PATIENT SAFETY: Caring for patients in any language: Does it matter?
Leigh Miranda Ashton MA, BSN, RN

$3.95
Nursing2014
June 2012 
Volume 42  Number 6
Pages 65 - 66
 
  PDF Version Available!

ABSTRACT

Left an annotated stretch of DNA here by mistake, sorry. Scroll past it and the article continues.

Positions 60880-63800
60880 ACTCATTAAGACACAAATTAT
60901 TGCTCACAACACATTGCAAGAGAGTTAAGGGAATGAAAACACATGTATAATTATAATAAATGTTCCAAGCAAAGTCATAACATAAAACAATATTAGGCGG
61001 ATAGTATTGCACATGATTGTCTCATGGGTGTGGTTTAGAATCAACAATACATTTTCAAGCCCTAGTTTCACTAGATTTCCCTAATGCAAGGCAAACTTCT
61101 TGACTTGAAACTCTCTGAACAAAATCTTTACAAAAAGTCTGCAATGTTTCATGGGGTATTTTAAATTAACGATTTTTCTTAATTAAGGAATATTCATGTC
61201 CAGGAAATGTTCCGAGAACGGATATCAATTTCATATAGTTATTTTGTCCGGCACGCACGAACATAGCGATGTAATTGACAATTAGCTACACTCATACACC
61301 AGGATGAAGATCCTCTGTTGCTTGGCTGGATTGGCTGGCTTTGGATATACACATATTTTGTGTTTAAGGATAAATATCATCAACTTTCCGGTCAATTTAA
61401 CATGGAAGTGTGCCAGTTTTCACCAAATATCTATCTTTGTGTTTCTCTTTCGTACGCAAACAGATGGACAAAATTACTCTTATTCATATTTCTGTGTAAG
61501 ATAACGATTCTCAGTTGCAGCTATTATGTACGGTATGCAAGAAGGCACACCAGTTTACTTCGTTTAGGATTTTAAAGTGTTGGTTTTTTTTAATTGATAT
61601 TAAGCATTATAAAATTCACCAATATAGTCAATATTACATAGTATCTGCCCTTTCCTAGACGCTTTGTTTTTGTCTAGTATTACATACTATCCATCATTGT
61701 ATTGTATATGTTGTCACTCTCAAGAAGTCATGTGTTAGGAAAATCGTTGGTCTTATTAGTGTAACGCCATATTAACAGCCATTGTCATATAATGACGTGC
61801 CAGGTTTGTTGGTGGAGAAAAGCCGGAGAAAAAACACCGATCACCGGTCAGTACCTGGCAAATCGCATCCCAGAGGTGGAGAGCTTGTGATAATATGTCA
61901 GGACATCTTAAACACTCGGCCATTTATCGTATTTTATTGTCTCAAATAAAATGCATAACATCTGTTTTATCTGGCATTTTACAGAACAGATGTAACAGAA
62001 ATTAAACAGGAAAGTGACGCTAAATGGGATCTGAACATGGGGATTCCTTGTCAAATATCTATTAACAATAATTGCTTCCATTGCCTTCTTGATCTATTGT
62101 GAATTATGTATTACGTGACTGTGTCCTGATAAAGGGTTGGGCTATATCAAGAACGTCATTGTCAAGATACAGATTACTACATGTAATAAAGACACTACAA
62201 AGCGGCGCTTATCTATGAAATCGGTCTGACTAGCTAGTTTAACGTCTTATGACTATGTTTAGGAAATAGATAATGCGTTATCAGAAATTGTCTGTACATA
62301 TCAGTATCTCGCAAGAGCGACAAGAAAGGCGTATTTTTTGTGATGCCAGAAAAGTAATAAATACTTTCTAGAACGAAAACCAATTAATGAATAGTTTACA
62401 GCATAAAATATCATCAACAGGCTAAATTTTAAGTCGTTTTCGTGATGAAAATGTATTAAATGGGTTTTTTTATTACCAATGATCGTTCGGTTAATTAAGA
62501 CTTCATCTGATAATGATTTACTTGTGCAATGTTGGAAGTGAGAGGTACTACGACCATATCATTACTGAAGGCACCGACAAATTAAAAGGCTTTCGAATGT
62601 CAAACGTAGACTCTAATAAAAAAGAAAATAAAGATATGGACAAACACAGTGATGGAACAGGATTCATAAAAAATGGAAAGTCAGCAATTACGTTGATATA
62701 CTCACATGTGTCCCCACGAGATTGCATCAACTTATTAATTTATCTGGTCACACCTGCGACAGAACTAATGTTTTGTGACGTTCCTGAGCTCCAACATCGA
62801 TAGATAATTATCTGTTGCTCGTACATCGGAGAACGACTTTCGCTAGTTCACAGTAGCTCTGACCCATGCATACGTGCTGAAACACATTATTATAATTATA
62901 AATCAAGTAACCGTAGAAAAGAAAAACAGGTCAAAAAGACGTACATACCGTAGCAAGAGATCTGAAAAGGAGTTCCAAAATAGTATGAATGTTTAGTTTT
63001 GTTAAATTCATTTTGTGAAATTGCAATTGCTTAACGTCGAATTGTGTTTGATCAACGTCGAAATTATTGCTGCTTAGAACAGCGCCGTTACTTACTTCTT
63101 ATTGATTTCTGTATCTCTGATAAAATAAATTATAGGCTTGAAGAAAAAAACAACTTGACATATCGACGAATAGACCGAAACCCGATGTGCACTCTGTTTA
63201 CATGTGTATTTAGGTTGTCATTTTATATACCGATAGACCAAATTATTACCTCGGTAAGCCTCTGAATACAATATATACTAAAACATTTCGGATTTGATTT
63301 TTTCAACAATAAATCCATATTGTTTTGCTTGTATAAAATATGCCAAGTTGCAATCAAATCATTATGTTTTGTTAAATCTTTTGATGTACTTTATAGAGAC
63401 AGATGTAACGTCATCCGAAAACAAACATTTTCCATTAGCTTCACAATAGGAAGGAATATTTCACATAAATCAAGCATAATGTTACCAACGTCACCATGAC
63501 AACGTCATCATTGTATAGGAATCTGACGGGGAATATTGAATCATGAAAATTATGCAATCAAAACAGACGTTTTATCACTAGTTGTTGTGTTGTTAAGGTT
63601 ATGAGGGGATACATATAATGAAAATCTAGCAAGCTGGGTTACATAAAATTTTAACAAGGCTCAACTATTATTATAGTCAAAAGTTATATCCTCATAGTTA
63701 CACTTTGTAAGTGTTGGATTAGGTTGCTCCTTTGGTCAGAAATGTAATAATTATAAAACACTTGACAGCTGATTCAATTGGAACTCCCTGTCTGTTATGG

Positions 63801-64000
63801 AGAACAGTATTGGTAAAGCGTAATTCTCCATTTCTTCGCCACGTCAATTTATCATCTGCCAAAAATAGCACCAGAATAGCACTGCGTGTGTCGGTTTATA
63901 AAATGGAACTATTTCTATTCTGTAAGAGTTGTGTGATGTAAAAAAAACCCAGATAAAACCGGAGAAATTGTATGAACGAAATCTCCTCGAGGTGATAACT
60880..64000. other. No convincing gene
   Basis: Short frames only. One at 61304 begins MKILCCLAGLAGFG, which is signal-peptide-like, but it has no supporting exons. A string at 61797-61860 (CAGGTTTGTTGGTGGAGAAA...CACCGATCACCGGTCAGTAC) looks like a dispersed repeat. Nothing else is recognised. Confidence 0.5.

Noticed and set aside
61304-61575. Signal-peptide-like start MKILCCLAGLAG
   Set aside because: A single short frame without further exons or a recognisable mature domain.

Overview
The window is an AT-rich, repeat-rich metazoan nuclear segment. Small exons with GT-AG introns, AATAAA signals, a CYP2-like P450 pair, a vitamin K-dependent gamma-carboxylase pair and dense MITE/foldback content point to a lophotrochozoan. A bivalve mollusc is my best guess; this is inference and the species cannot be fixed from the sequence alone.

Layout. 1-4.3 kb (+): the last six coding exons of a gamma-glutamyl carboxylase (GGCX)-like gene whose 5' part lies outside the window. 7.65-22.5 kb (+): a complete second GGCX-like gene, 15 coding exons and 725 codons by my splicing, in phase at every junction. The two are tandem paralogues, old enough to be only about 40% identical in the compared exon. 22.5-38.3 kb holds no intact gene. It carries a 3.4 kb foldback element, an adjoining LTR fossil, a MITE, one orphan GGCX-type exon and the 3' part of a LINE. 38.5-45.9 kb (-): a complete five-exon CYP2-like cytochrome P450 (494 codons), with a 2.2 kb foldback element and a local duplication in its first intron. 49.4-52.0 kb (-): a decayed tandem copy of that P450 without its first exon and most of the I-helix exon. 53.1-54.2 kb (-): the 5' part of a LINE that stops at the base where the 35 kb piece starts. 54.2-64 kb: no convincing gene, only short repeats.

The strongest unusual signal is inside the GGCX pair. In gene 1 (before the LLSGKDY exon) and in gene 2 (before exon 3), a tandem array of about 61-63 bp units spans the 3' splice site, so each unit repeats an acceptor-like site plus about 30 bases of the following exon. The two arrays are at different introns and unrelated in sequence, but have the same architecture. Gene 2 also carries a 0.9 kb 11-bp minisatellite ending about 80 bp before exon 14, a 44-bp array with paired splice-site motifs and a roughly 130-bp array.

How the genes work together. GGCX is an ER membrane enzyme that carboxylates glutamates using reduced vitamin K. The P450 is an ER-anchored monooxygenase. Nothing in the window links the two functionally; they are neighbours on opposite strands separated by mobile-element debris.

MORE THAN 50 million people, or about one in five U.S. residents, speak a language other than English at home.1 Many patients need language assistance to communicate effectively in a healthcare setting. Studies show us that patients with no or significantly limited English proficiency (LEP) are far more likely to omit or delay medical care, misunderstand instructions and advice, be confused about test results or a diagnosis, skip follow-up appointments, revisit the ED, and experience adverse drug reactions.2-4This article discusses current legislation and regulations about caring for patients with LEP, best practices to keep these patients safe, and new requirements for nursing practice. But first, consider the patient-safety risks presented by patients with LEP.In 2003, the Institute of Medicine published Unequal Treatment: Confronting Racial and Ethnic Disparities in Health Care.4 This report clearly documented an increase of poorer quality care and also a dramatically higher incidence of medical errors among patients who may face barriers to speaking, hearing, or understanding the English language.5,6To foster excellence in patient safety and quality of care, The Joint Commission (TJC) became involved in evaluating the language access services provided for patients. With the close of the pilot phase, the recommendations of TJC have now evolved into firm criteria for accreditation. Healthcare facilities treating both inpatients and outpatients are now required to take the following steps:7 * Identify patients' preferred language for discussing healthcare. * Inform patients of their right to access a trained medical interpreter at no charge. * Provide documented qualifications of training and competence for medical interpreters. * Document each patient's individual and specific communication needs. * Provide written policies for patients' rights, especially the right to receive information in a manner that can be understood. * Provide translations of patients' rights

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